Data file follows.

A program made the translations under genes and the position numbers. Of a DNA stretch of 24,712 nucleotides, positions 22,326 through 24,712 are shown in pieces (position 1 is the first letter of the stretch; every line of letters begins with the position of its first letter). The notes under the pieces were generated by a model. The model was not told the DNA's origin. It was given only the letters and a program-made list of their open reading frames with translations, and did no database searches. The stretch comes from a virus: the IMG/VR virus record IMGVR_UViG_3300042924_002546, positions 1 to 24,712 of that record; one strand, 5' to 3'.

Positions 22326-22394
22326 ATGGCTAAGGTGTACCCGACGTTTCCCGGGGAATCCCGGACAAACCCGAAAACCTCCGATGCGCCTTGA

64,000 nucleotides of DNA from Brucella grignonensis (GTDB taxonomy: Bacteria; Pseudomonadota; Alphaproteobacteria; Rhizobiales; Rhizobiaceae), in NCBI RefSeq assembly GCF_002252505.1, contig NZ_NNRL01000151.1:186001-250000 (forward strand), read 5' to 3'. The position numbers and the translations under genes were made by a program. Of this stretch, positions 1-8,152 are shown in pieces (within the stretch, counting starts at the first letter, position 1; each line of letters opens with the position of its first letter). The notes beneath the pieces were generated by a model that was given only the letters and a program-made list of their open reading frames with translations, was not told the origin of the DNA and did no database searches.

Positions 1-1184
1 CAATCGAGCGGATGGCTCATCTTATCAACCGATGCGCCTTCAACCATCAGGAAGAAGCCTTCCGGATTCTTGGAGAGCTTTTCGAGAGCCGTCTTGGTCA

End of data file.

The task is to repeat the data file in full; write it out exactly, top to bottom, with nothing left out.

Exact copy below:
A program made the translations under genes and the position numbers. Of a DNA stretch of 24,712 nucleotides, positions 22,326 through 24,712 are shown in pieces (position 1 is the first letter of the stretch; every line of letters begins with the position of its first letter). The notes under the pieces were generated by a model. The model was not told the DNA's origin. It was given only the letters and a program-made list of their open reading frames with translations, and did no database searches. The stretch comes from a virus: the IMG/VR virus record IMGVR_UViG_3300042924_002546, positions 1 to 24,712 of that record; one strand, 5' to 3'.

Positions 22326-22394
22326 ATGGCTAAGGTGTACCCGACGTTTCCCGGGGAATCCCGGACAAACCCGAAAACCTCCGATGCGCCTTGA

64,000 nucleotides of DNA from Brucella grignonensis (GTDB taxonomy: Bacteria; Pseudomonadota; Alphaproteobacteria; Rhizobiales; Rhizobiaceae), in NCBI RefSeq assembly GCF_002252505.1, contig NZ_NNRL01000151.1:186001-250000 (forward strand), read 5' to 3'. The position numbers and the translations under genes were made by a program. Of this stretch, positions 1-8,152 are shown in pieces (within the stretch, counting starts at the first letter, position 1; each line of letters opens with the position of its first letter). The notes beneath the pieces were generated by a model that was given only the letters and a program-made list of their open reading frames with translations, was not told the origin of the DNA and did no database searches.

Positions 1-1184
1 CAATCGAGCGGATGGCTCATCTTATCAACCGATGCGCCTTCAACCATCAGGAAGAAGCCTTCCGGATTCTTGGAGAGCTTTTCGAGAGCCGTCTTGGTCA